Amram Mitzna officially threw his hat into the ring for the Labor Party’s leadership yesterday, declaring that only he could bring the party back to its former glory.

“I am the only candidate who can bring the Labor Party 20 seats and take votes away from Kadima and the Likud,” Mitzna told Haaretz yesterday.

Mitzna is the sixth candidate to join the race, competing against MKs Shelly Yachimovich, Isaac Herzog and Amir Peretz, along with businessman Ariel Margalit and Shlomo Buchbut, who heads the umbrella union for local councils in Israel.

Mitzna said he aims to “return the Labor Party to center stage and a position of influence in order to prevent the establishment of another right-wing government. This is the greatest mission of the next elections and the goal I have given myself.”

Mitzna led Labor in the early part of the last decade, and was head of the party during the 2003 elections, when they only garnered 19 seats, leading to his resignation. Currently the acting mayor of Yeruham, he said he had learned his lesson.

“The day after my victory, I’ll start the revolution,” he said. “Not a change. A revolution. Immediately after I’m elected I’ll begin to run the party and won’t let it scatter to the winds. I will work determinedly and democratically to create [a new] reality in the Labor Party.”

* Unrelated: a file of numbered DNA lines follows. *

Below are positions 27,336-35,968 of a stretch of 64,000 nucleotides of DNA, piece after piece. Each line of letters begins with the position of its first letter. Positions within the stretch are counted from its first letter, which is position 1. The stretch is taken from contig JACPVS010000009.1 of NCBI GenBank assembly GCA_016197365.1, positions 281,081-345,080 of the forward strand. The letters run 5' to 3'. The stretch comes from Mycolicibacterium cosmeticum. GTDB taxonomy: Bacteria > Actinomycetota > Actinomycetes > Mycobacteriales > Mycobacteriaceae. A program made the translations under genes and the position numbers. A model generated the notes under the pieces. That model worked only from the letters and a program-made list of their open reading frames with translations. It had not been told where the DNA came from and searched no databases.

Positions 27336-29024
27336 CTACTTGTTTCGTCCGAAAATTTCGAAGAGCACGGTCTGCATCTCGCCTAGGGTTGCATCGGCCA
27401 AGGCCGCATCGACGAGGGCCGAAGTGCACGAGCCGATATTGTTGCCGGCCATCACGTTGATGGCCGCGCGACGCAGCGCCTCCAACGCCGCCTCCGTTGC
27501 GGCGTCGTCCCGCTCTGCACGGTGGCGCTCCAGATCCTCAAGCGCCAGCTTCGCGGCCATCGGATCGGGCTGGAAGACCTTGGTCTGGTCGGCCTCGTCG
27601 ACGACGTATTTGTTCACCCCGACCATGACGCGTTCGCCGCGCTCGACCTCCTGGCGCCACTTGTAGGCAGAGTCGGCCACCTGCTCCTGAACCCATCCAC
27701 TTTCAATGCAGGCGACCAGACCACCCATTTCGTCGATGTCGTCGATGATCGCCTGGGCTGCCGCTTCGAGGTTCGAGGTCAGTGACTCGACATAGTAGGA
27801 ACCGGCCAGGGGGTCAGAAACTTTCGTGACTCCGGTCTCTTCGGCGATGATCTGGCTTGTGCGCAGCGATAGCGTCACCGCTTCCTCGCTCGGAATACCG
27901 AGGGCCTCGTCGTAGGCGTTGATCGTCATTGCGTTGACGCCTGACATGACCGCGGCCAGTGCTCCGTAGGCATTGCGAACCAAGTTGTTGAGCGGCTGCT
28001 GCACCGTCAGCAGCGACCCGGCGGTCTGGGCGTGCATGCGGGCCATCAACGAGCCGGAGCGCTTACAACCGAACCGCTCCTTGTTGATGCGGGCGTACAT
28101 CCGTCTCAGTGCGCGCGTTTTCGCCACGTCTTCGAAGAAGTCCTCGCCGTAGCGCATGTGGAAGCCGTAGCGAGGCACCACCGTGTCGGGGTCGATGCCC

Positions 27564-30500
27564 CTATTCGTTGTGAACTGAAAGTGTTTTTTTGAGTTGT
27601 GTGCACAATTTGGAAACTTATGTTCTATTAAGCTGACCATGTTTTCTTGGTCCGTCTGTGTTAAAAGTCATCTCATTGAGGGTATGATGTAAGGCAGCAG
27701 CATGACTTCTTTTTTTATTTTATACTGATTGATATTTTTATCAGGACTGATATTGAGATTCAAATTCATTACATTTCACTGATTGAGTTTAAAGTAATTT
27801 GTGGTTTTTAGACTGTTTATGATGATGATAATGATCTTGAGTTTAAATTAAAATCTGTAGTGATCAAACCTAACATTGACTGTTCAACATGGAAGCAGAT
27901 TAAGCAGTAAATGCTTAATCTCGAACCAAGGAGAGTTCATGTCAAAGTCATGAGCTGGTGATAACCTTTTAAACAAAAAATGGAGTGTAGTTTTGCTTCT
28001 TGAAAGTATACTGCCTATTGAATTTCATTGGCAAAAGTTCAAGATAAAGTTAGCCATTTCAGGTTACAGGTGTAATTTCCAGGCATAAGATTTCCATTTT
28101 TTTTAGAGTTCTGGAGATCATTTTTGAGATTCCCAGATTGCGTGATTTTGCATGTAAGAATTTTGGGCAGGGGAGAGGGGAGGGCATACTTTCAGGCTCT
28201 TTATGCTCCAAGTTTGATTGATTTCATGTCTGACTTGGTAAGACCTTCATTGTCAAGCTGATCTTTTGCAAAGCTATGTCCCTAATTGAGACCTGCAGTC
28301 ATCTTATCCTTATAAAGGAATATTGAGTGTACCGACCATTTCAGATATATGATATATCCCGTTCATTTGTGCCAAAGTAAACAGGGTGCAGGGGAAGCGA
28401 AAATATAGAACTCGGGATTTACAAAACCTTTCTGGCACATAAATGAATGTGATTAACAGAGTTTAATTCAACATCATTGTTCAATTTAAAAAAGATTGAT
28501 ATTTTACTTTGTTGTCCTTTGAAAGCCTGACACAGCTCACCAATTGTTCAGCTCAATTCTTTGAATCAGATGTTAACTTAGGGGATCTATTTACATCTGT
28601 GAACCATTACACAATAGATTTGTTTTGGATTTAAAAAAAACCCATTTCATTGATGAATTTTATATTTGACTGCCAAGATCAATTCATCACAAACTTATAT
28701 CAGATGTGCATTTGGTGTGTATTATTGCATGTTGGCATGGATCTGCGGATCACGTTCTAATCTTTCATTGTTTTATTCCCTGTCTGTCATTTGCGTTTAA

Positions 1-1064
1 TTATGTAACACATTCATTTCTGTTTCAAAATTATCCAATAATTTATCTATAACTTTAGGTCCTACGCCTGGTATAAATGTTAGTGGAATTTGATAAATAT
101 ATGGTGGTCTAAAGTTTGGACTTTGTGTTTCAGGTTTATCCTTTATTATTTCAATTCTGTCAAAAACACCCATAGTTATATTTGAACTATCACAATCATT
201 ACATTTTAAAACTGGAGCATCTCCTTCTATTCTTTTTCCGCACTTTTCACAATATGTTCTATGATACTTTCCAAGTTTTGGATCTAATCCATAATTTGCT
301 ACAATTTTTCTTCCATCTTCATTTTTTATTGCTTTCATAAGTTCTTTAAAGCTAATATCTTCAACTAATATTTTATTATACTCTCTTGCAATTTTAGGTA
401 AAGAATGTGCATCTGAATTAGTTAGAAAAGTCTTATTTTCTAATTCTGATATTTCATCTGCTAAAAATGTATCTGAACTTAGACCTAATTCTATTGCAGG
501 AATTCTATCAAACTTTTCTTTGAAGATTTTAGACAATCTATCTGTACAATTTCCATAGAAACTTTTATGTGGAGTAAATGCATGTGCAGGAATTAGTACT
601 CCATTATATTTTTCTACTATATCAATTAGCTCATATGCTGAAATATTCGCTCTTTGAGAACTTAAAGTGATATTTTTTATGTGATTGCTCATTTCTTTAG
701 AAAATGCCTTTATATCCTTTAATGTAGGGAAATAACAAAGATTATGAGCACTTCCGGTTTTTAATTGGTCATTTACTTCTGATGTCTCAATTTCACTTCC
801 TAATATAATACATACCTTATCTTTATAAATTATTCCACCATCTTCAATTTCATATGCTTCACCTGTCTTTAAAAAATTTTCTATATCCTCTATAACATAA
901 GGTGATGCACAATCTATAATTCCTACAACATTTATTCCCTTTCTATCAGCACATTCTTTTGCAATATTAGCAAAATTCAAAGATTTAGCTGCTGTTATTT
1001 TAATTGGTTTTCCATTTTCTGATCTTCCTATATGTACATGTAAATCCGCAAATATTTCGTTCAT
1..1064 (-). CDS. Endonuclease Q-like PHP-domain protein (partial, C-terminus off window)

Mitzna plans to make changes that will allow the party’s newer members to have a realistic chance at getting Knesset seats. He also wants to rebuild the party’s ideological, political and economic identity.

Mitzna’s entrance into the crowded race will shuffle the deck, and may harm the chances of Yachimovich and Herzog; they have enjoyed significant support in the big cities and on kibbutzim, sectors where Mitzna is considered a strong candidate.

Mitzna’s successful years in Yeruham have endeared him to the public again.

Mitzna chose to announce his candidacy with a short statement to the media, and then dove deep into the campaign immediately afterwards, with a marathon of interviews capped by a meeting with students in Jerusalem.

“After I left the Knesset in 2005, I devoted the last five years to activities on society’s frontlines, in outlying areas,” he said during his press conference. “Today, I am back and I seek the trust of the members of the Labor Party. I am doing this because the current reality in the state of Israel and Israeli society does not permit me to sit and watch from the sidelines. Everyone who believes in the country must act and I have decided to act. I am convinced in my ability to renew the public’s faith in the Labor Party and represent an ideological and ethical alternative to the voter.”